Heard Guardian journalist Glenn Greenwald justifying his and the media's role in publicising the Snowden material. Seems he and the world media are best qualified at selecting what information should be lifted from anywhere and broadcast. It also appears it's OK to use stolen stuff to slap down specific governments if they happen to interfere with a journalists particular personal freedoms if they act to find out what info's been copied and try to get it back...
    Was it really stolen if it's national property?
    Faced with certain disaster, defiance is the only answer.

  5. #25
    Senior Member
    Join Date
    Oct 2009
    Location
    London N16
    Posts
    675

    Default

    Quote Originally Posted by eatmywords View Post
    Was it really stolen if it's national property?
    If property (actual or intellectual, in hard copy or electronic form) is taken from its owner by a third party without permission that would seem to be theft. If taking national property is no longer a crime, there's fortune to made in bronze, copper and lead from the state-owned buildings and statues around London...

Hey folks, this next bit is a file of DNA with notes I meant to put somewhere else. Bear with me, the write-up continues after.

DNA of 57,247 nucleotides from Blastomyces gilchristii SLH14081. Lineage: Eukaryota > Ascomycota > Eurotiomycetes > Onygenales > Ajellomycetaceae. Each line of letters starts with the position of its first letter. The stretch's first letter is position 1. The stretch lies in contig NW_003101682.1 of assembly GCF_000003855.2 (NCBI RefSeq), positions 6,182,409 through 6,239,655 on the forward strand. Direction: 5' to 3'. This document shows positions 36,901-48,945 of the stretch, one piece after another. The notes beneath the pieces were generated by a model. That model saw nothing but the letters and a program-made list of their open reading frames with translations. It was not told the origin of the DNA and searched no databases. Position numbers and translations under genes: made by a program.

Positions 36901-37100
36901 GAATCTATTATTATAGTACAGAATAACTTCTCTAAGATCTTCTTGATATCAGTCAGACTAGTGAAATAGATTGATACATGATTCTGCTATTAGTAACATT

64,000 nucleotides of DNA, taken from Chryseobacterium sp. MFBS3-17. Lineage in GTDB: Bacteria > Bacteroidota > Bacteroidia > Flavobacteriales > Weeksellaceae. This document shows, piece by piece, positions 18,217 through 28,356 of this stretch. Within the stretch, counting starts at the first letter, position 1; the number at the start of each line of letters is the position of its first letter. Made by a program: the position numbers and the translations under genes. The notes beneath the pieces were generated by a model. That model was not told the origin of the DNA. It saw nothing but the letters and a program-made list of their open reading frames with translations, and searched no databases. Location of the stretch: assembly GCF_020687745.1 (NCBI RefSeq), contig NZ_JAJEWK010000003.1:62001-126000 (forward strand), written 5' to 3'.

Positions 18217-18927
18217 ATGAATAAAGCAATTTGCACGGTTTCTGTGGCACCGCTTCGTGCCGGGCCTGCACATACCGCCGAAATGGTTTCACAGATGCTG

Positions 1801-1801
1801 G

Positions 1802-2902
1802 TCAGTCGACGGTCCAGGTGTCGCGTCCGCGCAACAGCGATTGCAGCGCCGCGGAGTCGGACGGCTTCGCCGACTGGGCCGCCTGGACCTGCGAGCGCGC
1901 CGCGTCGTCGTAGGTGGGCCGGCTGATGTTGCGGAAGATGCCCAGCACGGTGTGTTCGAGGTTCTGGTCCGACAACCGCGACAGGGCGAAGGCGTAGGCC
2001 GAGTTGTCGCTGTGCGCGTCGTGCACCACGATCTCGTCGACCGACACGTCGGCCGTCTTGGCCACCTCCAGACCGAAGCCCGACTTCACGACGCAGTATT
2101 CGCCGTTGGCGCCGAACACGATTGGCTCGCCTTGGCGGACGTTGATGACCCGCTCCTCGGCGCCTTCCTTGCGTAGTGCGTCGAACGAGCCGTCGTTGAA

6. #26
    Super Moderator eatmywords's Avatar
    Join Date
    Nov 2010
    Location
    Kingston upon Hull
    Posts
    2,473

    Default

    Quote Originally Posted by Patman Post View Post
    If property (actual or intellectual, in hard copy or electronic form) is taken from its owner by a third party without permission that would seem to be theft. If taking national property is no longer a crime, there's fortune to made in bronze, copper and lead from the state-owned buildings and statues around London...
    But the owner is the government, and it has been sustained that some of the details in the files were in the national interest. So the end justifies the means in my opinion.
    Faced with certain disaster, defiance is the only answer.

  7. #27
    Senior Member
    Join Date
    Mar 2011
    Posts
    1,000

    Default

    Quote Originally Posted by eatmywords View Post
    But the owner is the government, and it has been sustained that some of the details in the files were in the national interest. So the end justifies the means in my opinion.
    Are we sure of what the end will actually be? And isn't that the problem?

  8. #28
    Senior Member
    Join Date